The Canadians in Italy

Nice summarized version of the Canadian 1st division and their role in liberating Sicily and Italy from Government of Canada site


I can’t help but feel the resentment of the WW2 veterans in my old militia regiment that – because the regiment was assigned to provide HQ guard platoons – we only had campaign honours for WW2, rather than the individual battle honours other Canadian regiments were able to achieve. If nothing else, at least we show up in the footnotes…


Don’t forget the Canadian 2, 3 and 4th division labelled the 1st division the Dday dodgers as they had the belief the 1st had it easy being in a warm climate and taking it easy. That bugs me even as a Canuck


I’m sure those Calvados-soaked slackers in Normandy picked up the habit of disparaging the 1st Canadian Division and the 5th Canadian Armoured Division as “D-Day Dodgers”, but they didn’t originate the slur. It’s been variously attributed, often to Lady Astor, and was widely used in the British army for those British and Commonwealth units serving in Italy.

It was generally believed that it was Lady Astor who, during a World War II speech, first referred to the men of the 8th Army who were fighting in the Italian campaign as the “D-Day Dodgers”. Observers thought she was suggesting they were avoiding the “real war” in France and the future invasion. The Allied soldiers in Italy were so incensed that Major Hamish Henderson of the 51st Highland Division composed a bitingly sarcastic song to the tune of the popular German song “Lili Marleen”, called “The Ballad of the D-Day Dodgers”. This song has also been attributed to Lance-Sergeant Harry Pynn of the Tank Rescue Section, 19 Army Fire Brigade.[62]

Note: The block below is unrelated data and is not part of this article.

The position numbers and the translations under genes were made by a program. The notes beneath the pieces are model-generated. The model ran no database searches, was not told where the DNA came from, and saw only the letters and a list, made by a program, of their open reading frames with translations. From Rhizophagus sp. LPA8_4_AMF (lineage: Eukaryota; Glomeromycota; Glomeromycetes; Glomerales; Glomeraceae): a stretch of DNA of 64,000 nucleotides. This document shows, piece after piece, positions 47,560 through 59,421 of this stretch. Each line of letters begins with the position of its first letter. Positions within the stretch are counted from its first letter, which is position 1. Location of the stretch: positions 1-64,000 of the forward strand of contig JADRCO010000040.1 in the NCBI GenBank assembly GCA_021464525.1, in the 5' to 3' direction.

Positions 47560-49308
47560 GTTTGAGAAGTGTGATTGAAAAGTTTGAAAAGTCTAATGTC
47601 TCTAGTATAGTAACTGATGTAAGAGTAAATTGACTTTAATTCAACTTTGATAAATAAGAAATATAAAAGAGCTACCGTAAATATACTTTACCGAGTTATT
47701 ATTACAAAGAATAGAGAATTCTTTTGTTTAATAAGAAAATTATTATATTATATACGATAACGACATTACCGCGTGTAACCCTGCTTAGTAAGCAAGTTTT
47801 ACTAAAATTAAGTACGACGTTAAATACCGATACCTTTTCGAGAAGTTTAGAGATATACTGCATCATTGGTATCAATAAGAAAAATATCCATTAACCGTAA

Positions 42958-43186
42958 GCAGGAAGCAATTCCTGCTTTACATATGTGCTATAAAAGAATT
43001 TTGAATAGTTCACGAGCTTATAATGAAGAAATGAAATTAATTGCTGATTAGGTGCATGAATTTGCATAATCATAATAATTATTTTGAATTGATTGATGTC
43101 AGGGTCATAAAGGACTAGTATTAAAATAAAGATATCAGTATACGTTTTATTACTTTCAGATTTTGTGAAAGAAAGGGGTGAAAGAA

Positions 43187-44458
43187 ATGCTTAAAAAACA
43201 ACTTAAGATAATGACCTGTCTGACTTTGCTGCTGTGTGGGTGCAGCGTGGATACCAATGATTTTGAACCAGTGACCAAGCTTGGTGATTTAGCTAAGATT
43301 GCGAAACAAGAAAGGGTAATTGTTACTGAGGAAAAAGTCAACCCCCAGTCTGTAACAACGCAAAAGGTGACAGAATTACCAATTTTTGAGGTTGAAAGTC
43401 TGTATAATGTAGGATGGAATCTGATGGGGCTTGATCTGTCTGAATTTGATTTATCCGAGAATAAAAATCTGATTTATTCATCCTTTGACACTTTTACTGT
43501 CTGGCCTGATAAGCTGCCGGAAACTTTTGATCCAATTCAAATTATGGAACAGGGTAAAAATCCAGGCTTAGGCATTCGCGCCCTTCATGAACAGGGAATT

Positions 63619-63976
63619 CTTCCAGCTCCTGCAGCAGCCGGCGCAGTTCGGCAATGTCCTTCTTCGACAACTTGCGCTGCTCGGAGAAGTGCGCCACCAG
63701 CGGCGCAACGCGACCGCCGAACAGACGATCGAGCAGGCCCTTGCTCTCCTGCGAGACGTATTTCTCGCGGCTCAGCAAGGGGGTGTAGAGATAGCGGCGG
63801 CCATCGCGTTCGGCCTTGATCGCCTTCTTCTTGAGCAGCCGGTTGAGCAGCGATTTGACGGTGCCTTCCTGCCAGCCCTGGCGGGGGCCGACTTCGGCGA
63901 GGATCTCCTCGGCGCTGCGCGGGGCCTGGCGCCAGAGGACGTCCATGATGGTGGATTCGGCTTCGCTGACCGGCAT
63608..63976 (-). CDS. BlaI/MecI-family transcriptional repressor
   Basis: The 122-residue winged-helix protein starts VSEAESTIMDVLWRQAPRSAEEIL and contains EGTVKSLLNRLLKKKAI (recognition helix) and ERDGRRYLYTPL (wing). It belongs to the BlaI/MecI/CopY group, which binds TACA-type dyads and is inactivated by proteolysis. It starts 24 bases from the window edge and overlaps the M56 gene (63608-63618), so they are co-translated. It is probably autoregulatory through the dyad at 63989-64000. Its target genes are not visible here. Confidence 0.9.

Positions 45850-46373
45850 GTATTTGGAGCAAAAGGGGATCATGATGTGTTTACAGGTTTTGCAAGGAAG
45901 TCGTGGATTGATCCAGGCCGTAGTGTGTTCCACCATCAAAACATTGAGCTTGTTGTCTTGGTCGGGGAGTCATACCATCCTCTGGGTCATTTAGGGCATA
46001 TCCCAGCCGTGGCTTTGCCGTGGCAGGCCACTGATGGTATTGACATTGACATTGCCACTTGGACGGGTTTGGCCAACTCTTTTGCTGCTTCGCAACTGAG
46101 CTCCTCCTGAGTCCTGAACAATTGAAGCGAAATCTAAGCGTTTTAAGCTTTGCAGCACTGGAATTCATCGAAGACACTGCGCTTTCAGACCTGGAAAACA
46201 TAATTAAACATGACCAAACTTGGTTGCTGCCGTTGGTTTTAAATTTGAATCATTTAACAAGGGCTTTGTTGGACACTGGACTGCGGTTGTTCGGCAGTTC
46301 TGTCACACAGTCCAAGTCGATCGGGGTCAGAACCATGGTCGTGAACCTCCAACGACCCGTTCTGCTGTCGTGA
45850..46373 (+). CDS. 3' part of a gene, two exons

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I grew up listening to my grandpa talk about the Dday dodgers.

My grandpa served with the military police (1943-1952)based out of CFB Edmonton and Winnipeg and one of the more common fights of the time we’re between Canadian soldiers singing the Dday dodgers song to those who served in Italy by other soldiers which he said was almost a daily occurrence of the time. He was so sick of that song that that when he left the military he moved out to BC just to get away from the daily singing of it.

However with that being said his favourite time was when a bunch of American airmen started singing the song and every Canuck within a couple kilometres showed up and beat the tar out of the stupid yanks for dissing the Canucks it is also the fight that took out 30 of his teeth when he got a black Jack and a chair leg tossed into his face and ironically ended his career with the military. Right up to the day he died he was proud of that medical check he got from the government of Canada every month.